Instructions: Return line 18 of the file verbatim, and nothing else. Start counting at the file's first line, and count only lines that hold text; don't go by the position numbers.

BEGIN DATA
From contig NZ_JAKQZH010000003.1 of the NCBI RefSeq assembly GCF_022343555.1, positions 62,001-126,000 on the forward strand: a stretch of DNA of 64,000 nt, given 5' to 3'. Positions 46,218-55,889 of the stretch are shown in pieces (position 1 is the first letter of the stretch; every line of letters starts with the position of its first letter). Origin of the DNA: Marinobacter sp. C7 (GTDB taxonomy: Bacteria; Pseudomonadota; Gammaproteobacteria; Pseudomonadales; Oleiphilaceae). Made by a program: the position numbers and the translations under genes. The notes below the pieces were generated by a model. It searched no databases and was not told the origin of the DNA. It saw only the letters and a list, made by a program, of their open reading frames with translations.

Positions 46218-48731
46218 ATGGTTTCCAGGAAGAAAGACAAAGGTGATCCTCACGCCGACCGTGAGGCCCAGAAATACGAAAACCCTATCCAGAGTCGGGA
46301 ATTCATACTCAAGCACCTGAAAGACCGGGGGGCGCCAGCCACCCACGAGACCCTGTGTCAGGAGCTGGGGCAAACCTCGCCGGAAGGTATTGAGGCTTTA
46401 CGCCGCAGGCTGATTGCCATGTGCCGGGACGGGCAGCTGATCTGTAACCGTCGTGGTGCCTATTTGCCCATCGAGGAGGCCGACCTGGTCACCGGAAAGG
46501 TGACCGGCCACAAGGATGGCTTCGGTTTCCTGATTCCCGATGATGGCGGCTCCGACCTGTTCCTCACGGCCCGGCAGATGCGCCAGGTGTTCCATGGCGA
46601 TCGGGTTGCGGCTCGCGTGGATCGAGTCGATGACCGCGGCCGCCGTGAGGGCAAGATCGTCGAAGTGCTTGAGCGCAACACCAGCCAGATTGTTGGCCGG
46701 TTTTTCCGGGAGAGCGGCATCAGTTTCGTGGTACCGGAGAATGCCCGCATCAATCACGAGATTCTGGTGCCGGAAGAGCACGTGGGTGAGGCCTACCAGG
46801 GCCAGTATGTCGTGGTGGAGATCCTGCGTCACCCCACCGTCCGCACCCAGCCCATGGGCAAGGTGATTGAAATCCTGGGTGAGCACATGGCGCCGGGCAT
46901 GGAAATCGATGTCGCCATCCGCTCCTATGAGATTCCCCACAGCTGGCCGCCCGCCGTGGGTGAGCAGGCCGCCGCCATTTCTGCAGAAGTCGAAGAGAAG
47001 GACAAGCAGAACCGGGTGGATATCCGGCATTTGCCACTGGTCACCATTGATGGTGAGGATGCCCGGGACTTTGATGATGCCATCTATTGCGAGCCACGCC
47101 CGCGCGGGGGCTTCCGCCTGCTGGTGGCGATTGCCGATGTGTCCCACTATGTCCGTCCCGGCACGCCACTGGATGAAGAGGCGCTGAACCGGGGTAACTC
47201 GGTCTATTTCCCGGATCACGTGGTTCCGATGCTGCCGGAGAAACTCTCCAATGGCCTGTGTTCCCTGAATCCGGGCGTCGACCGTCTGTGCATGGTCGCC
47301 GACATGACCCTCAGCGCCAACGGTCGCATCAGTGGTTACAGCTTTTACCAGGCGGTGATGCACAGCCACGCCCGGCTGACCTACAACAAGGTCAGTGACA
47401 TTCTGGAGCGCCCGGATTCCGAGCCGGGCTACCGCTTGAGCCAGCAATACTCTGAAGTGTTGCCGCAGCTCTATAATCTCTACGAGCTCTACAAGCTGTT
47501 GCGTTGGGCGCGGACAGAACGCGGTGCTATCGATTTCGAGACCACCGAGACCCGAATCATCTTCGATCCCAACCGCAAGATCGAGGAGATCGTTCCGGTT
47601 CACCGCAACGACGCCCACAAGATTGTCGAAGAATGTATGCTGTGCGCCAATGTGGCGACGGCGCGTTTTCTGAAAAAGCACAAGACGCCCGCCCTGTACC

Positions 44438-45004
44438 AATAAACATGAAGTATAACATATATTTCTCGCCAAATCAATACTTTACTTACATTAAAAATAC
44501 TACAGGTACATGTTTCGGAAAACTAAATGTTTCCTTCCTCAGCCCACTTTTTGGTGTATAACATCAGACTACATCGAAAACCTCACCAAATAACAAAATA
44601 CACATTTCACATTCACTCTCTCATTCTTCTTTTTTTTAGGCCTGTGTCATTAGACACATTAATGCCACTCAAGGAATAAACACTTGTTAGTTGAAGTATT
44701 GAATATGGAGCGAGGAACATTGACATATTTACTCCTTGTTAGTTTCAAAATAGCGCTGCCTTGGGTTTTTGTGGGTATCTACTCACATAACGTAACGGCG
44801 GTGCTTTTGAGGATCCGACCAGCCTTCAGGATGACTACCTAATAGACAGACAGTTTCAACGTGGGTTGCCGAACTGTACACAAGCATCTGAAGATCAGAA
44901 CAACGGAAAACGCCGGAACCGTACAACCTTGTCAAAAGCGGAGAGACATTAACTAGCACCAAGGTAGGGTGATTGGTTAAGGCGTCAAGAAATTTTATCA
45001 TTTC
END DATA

Positions 44438-45004